13. 13. Figure 10Does your organisation currently have the right people to provide the executiveleadership needed for the target-market entry/expansion it plans for the nextfive years? Yes, we will transfer in expatriate 28% talent to lead the effort 25% Yes, we have lined up local 22% leadership for the effort 28% No, but we are confident we can 24% hire the leadership locally 25% No, but we should be able to 13% hire the leadership locally 6% No, as yet, it is unclear where we 9% will find the leadership we need 16% 4% Dont know 0% 0% 5% 10% 15% 20% 25% 30% Business executives (excluding HR) HR executivesHR executives also seem less certain that local leadership is readily available. Their concern is a valid one,and speaks to another critical aspect of the talent equation: finding and developing high-calibre localdecision-makers, who can identify and execute opportunities that may not seem obvious, or even viable,to decision-makers located afar.After a decade-long evolution of its operations in China, Honeywell—a conglomerate that producesa variety of commercial and consumer products, engineering services and aerospace systems—hasreached a point where “we can actually do the decision-making, innovation, conceptualisation andmarket development in China, for China—and become a local Chinese competitor,” says Shane Tedrajati,President and CEO of Global High Growth Regions. In the process, Honeywell has increased its speed tomarket, and found new market opportunities. For example, says Mr Tedrajati, “We debunked the myththat we could not profitably serve China’s middle market. If you design for the midmarket from withinChina, with the Chinese supply chain in mind, which perfectly fits the customer’s requirements, weactually make the same or higher margins than our global [premium-priced] products.”This type of approach, however, requires extensive culture change within the organisation, buy-in at thehighest levels of senior management and access to the talent needed at various stages of a business’sevolution. Many MNCs opt to move leaders within the firm to lead this transformation on the ground,and shepherd the business closer to the market. They simultaneously develop local leadership that isqualified to make strategic decisions at a regional or country level once that senior advocate rotates intoanother location (often to replicate the process in another high-growth market). The next chapter for MNC globaliSation: Scaling risk to opportunity 11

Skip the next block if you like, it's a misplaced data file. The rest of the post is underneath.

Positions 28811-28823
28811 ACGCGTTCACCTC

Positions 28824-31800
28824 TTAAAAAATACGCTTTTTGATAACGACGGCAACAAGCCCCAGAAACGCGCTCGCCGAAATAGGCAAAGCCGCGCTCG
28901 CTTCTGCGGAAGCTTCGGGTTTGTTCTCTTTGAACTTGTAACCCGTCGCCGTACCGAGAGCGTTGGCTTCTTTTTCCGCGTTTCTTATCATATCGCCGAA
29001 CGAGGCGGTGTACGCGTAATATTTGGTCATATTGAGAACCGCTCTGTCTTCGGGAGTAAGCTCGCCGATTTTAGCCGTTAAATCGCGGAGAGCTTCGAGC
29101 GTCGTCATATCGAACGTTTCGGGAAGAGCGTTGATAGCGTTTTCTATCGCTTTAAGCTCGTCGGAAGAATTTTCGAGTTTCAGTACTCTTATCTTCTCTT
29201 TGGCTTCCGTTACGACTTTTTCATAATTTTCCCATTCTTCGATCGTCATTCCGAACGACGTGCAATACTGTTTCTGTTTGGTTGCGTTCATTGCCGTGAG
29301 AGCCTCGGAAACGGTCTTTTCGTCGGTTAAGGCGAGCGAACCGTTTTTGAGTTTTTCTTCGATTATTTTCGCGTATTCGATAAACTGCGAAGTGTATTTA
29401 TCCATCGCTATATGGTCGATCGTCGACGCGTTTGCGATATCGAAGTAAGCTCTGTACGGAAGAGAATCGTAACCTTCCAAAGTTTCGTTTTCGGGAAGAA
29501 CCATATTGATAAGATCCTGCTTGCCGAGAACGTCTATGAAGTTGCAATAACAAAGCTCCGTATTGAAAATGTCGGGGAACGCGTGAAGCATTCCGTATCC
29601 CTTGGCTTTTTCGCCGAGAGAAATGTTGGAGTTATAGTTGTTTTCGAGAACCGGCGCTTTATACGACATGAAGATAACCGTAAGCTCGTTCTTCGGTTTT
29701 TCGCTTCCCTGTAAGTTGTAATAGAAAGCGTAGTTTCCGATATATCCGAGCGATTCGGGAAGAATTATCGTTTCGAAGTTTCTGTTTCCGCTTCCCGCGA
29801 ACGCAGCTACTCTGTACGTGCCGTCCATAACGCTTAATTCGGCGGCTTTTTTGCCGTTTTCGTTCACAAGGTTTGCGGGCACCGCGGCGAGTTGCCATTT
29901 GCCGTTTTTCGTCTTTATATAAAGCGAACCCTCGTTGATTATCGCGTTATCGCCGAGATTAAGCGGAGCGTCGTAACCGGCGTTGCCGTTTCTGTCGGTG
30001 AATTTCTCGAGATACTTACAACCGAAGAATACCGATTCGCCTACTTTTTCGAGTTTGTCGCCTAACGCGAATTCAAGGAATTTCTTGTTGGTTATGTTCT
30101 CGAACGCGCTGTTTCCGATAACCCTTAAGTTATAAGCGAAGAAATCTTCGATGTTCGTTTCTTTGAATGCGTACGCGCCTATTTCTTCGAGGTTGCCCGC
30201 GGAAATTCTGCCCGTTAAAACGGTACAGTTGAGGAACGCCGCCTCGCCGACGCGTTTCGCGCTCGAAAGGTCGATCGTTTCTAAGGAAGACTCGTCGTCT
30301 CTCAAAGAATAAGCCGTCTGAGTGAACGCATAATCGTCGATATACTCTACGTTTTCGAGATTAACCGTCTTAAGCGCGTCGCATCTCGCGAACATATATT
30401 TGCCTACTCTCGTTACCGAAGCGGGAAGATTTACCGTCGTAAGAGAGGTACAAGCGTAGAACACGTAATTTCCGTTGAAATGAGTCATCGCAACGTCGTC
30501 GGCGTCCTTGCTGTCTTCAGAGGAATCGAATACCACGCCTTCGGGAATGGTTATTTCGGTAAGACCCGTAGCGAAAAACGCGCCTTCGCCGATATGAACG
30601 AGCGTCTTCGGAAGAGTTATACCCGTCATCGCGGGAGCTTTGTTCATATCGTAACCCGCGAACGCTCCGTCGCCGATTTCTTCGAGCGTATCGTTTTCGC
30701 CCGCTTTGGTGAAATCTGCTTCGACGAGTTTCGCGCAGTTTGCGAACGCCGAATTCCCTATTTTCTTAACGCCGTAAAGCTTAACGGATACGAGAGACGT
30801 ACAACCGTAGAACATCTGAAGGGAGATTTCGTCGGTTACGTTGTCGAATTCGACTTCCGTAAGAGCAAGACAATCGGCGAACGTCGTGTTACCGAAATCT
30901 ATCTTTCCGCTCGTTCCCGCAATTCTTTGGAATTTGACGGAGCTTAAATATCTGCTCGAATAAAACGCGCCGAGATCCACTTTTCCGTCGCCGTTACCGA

14. 14. Getting business and HR on the same talent page Survey respondents from the HR function were far more likely than businesses executives at large to say their firms are proactive in assessing the talent portion of market entry/expansion. Among business executives (excluding the HR function), 61% say their firms evaluate talent management issues (eg, acquisition and retention of functional capabilities or other expertise) only after they have identified markets for entry/expansion or don’t see talent as an important globalisation issue at all (see Figure 11). By contrast, 63% of HR executives say talent is considered when markets are being identified. These disparate perceptions suggest there is significant opportunity to bring HR in early to ensure effective management and execution of globalisation strategies. Achieving alignment on talent issues is critical to successful globalisation. At GE, says Ms Semper, talent management is not secondary to other elements of strategic planning, such as forecasting and budgeting. By operating as a “business partner”, she says, HR can more easily determine what to do from a talent perspective to support the strategies of the various businesses in the company, and to be proactive rather than reactive. Figure 11 At what stage are talent management issues considered when developing globalisation strategies? When we are identifying markets 39% for entry/expansion 63% After a market has been 33% targeted for entry/expansion 19% When we are ready to start 16% the hiring process 9% Talent management is not an 12% important issue when planning or 9% executing globalisation strategies 0% 10% 20% 30% 40% 50% 60% 70% Business executives (excluding HR) HR executives HR and business executives do agree that employee benefits are critical in efforts to move talent among the geographies in which they operate. They also concur that “increasing employee productivity” and “generating employee loyalty” are critical objectives when considering how to design employee benefits. HR executives also agree with the majority of surveyed executives (80% of all respondents) who say salary is critical to corporate efforts to realise globalisation strategies (see Figure 12). Executives note salary is especially important in many emerging markets where rising levels of prosperity and a relative shortage of experience are driving up salaries—and often make the cost of a well-qualified local executive little different from that of an expatriate.12 The next chapter for MNC globaliSation: Scaling risk to opportunity